Firestone Complete Auto Care reached a $4 million settlement with prosecutors Friday over allegations that the business maintained unlawful waste management practices at 183 locations across California.
In a civil complaint filed Jan. 26, 29 district and city attorneys alleged Bridgestone Retail Operations, which does business as Firestone, negligently disposed of hazardous waste in improper locations. The alleged waste included automotive products including oil, antifreeze, brake fluid, mercury lamps, lead wheel weights and batteries, the complaint reads.
“My office will continue to hold companies accountable for the harm they cause to Alameda County’s precious natural resources,” said Nancy O’Malley, Alameda County district attorney, in a press release. “We are proud to work with our fellow prosecutors and environmental agencies statewide on this important enforcement action.”
District attorney investigators in Alameda and Santa Clara counties began searching Firestone’s trash containers in 2016 without the company’s knowledge, said Alameda County spokesperson Angela Ruggiero in an email, writing on behalf of the Alameda County District Attorney’s Office. The searches uncovered nonempty containers of hazardous waste, Ruggiero noted.
In the subsequent three years, inspections expanded to San Diego, San Bernardino and Orange counties, according to Ruggiero. Ruggiero added the investigation was spurred by similar violations at other automotive businesses in the state.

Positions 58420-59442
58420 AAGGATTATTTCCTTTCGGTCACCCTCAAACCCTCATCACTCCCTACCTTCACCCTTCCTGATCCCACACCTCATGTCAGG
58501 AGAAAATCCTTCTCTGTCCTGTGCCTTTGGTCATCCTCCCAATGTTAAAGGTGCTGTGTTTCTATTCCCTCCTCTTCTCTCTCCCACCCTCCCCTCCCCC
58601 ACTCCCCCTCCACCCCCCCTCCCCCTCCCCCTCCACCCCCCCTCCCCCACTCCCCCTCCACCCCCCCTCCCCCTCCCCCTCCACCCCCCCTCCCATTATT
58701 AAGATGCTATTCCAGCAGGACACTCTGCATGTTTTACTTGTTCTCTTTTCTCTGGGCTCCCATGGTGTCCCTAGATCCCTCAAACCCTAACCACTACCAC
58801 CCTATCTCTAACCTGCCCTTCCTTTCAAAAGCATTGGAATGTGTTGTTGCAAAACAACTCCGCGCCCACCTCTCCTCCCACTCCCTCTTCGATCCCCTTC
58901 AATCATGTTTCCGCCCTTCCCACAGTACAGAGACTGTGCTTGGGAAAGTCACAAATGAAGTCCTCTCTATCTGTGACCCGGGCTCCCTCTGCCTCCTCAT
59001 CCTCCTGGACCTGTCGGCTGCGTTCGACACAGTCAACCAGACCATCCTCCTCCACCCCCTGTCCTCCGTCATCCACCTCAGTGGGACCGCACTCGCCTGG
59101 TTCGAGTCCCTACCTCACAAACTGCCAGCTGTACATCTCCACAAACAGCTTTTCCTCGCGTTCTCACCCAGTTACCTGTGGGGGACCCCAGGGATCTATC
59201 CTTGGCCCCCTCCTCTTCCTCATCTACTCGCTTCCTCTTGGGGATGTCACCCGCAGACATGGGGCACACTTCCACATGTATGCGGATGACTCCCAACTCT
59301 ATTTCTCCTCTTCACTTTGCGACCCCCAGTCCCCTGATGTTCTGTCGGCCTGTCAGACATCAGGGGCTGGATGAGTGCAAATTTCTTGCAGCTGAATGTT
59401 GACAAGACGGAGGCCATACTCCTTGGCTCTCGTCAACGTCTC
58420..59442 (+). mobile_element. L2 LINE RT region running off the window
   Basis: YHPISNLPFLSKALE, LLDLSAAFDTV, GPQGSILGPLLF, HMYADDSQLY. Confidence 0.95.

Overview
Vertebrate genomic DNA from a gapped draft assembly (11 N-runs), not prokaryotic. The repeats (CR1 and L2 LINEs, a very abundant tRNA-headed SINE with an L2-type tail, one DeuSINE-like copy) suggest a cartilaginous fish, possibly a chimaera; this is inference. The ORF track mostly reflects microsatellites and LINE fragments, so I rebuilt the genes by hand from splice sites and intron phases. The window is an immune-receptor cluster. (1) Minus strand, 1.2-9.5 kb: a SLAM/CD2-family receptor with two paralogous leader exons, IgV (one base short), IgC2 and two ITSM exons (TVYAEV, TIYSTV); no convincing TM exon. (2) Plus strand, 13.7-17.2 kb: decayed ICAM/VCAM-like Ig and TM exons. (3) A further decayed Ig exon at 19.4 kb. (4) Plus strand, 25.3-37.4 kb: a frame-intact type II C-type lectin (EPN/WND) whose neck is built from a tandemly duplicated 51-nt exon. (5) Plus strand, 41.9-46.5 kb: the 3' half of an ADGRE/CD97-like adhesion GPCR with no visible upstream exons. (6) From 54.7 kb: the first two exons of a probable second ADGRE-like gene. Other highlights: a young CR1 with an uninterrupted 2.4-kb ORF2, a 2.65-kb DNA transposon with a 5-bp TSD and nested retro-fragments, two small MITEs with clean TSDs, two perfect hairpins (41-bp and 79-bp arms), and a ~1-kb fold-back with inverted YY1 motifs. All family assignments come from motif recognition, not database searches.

The prosecutors also alleged in the complaint that Firestone mishandled a different kind of sensitive waste: records containing customers’ personal information. Ruggiero noted the trash container searches revealed pages of these records, which must be rendered undecipherable before disposal under state law.
Friday’s settlement required Firestone to pay $2,865,000 in civil penalties and $350,000 for the costs of enforcement. The company will also be required to spend $725,000 on biannual employee training and a state compliance specialist to prevent future violations.
In addition to civil penalties, Firestone was ordered not to break the laws at issue in the case going forward.
“Should Firestone continue to violate the Judgment in the future, the DAs Offices involved can go to court to notify the court of the new violations and seek remedies from the court for this conduct,” Ruggiero said in the email.
Firestone did not admit to breaking the law as part of the settlement.
Bridgestone maintains “comprehensive” hazardous waste disposal and recycling processes that divert millions of pounds of oil, tires and solid waste from waste streams each year, according to Bridgestone spokesperson Rachel Withers.
“As an organization, we moved immediately to address these issues through a number of measures,” Withers said in an email. “We thank the California District Attorneys for their recognition of our efforts and their diligence in helping protect our natural environment.”